Here's a scary thought- your car has a flat tire and you find there's no spare in the trunk. Well, this isn't all that unusual because guess what a lot of automakers did while we were sleeping - they eliminated the spare tire to reduce car weight and improve fuel usage! In addition, some automakers have been quietly substituting "run flat" tires for regular tires. The run flat tires are supposed to be good for driving when flat for about 50 miles at 50 miles per hour. Only thing wrong with that is driving those 50 miles normally destroys your tire, necessitating buying a new tire. And what if it's very late at night and there are no open service stations within those 50 miles.
Situations like this underline the need to carry your own emergency auto repair kit, in case auto road service is too far away or you are nowhere near an open service station. Ideally, you should carry a car battery jump starter with an air compressor, as well as a tube of tire sealant, at least 3 hazard signs and a tire gauge.
If you have no spare tire, you need to re-inflate or fix your existing tire wherever you are.
Put on your flashing lights and if you have emergency hazard signs, put one about 25 feet back from your car, and as far out towards the middle of the road to mark the outer edge of your car. The second should be back around 100 feet and closer to the edge of the road. The third should be back around 200 feet back at the edge of the highway.
Conventional wisdom is that you only need to put out your hazard warning signs if one of your left side tires is flat and you are kneeling down in the actual roadway to begin to repair the flat tire. Absolutely wrong!Even though you are on the other side of the car from the road, you can be seriously injured and even killed by a rear end collision by a driver who didn't notice your car. As a further precaution get your passengers out of the car and safely away from the roadway.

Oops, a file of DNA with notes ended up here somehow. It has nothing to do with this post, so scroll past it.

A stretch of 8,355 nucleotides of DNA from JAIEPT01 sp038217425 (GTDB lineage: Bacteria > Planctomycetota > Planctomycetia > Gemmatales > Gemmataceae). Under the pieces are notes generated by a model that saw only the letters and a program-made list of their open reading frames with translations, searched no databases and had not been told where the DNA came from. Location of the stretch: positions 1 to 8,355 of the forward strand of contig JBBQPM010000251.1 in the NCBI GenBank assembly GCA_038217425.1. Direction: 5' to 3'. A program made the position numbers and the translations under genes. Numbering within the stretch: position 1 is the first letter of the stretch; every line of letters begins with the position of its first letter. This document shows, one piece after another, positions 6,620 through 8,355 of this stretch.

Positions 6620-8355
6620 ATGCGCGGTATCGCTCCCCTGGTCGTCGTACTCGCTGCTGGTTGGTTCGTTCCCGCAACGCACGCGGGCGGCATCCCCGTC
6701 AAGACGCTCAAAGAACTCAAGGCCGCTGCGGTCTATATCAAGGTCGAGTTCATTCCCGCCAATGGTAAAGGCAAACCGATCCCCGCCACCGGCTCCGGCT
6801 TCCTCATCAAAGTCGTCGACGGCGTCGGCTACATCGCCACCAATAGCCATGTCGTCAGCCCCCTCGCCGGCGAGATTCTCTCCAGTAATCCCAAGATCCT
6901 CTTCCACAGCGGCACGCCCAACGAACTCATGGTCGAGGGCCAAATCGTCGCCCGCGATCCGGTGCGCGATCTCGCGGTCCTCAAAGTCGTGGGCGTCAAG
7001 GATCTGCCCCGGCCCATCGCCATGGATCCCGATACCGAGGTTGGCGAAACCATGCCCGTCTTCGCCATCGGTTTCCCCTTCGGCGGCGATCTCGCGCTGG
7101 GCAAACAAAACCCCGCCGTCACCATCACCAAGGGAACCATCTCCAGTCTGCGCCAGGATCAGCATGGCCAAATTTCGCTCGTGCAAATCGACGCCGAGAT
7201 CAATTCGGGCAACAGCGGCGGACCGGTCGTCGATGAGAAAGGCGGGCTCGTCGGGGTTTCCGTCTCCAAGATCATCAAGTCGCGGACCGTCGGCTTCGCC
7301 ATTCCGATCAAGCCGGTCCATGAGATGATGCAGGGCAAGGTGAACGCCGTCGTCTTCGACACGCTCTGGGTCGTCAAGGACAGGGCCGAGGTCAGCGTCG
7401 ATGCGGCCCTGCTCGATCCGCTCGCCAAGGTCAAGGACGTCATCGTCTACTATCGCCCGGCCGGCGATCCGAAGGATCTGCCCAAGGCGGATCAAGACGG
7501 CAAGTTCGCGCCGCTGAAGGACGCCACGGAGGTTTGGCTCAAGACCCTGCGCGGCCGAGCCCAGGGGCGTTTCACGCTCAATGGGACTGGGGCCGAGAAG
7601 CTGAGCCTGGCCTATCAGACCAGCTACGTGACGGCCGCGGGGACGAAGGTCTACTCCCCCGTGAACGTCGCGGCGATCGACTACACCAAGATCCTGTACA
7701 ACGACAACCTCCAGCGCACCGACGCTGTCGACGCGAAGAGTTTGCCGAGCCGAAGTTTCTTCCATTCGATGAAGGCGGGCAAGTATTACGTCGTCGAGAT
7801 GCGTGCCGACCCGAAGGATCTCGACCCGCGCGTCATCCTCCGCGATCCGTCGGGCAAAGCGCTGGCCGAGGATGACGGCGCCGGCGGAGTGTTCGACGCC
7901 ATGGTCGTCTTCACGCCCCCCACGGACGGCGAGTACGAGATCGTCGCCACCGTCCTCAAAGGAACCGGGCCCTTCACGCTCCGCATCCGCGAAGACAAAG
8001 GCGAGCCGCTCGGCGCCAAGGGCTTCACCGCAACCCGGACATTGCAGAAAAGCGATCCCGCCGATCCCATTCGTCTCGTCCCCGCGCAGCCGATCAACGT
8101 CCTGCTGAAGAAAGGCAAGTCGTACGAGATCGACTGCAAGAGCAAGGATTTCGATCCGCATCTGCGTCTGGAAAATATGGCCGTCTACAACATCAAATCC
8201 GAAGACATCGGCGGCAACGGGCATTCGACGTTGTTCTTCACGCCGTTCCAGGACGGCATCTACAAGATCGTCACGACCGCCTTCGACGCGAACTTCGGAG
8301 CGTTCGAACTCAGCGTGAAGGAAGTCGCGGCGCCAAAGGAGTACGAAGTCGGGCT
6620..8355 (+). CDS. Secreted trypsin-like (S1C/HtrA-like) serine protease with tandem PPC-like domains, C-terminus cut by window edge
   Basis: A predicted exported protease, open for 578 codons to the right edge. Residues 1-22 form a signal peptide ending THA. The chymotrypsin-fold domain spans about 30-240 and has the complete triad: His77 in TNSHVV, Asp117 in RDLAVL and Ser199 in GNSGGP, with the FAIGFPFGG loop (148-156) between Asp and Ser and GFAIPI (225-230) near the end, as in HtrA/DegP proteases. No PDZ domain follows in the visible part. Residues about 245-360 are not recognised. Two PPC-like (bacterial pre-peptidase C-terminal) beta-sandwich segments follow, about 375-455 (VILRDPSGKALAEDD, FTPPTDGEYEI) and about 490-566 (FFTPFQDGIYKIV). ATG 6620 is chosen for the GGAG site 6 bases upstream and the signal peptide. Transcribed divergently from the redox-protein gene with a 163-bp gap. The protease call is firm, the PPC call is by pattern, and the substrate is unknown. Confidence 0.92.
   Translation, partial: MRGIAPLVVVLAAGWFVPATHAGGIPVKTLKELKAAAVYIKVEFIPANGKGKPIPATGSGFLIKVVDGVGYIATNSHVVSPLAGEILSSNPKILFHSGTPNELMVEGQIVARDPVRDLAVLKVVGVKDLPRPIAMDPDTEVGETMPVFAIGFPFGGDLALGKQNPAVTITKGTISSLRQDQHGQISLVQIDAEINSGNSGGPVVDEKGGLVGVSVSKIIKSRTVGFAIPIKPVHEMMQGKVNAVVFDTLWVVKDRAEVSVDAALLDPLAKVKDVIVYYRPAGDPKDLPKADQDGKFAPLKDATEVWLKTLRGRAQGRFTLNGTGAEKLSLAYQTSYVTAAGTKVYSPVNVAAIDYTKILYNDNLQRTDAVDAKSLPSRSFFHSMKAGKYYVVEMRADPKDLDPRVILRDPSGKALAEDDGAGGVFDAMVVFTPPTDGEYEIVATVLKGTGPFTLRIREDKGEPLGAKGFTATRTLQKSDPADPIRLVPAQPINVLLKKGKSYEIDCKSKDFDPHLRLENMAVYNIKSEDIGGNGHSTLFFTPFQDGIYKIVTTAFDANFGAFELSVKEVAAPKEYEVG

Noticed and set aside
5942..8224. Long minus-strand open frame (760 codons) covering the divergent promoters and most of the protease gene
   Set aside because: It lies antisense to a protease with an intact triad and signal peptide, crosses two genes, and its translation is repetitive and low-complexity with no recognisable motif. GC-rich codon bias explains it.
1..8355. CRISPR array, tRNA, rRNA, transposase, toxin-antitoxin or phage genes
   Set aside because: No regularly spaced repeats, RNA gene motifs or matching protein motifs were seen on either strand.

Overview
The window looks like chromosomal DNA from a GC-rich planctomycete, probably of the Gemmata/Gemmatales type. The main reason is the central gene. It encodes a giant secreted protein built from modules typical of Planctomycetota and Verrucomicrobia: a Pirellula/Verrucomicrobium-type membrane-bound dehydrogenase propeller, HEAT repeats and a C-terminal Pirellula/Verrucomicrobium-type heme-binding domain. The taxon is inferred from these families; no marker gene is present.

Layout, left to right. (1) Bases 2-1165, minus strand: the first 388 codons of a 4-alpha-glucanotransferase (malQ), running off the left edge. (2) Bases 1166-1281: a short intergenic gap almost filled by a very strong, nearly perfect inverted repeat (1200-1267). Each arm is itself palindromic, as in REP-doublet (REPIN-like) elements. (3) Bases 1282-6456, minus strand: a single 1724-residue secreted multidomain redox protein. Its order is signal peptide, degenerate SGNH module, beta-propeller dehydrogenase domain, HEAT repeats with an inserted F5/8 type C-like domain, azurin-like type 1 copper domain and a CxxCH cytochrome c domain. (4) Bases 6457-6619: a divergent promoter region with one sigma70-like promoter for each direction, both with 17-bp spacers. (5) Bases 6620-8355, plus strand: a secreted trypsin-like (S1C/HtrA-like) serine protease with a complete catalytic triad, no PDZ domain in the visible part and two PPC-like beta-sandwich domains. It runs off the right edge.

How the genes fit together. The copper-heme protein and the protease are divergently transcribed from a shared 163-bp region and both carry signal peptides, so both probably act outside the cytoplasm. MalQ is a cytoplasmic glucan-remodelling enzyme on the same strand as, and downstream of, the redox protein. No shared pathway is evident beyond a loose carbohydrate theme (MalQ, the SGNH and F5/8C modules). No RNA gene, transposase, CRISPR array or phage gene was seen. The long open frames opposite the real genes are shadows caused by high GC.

Start the Actual Tire Repair
Take off the tire's valve cap and start to re-inflate your flat tire with your car battery jump starter system with a built-in air compressor. Inflate the tire a bit. Stop, look and listen. Does it go flat again fairly quickly? Do you hear it hissing? If so, the odds are pretty good that you have a puncture. If you have a puncture, and not a huge one, there is another handy item in your kit - your tire sealant. This temporarily repairs flats in tubeless tires caused by punctures up to a quarter-inch. Inflate your tire up to its normal pressure - use your tire gauge to make certain. It may take running the car for a short distance to "spread" the goo properly inside the tire. If so, pull over at the first safe spot and check the air pressure. If you need to, top up the tire. Once you get back on the road, or home again, it would be a good idea to have a competent service station take a look at the tire that went flat.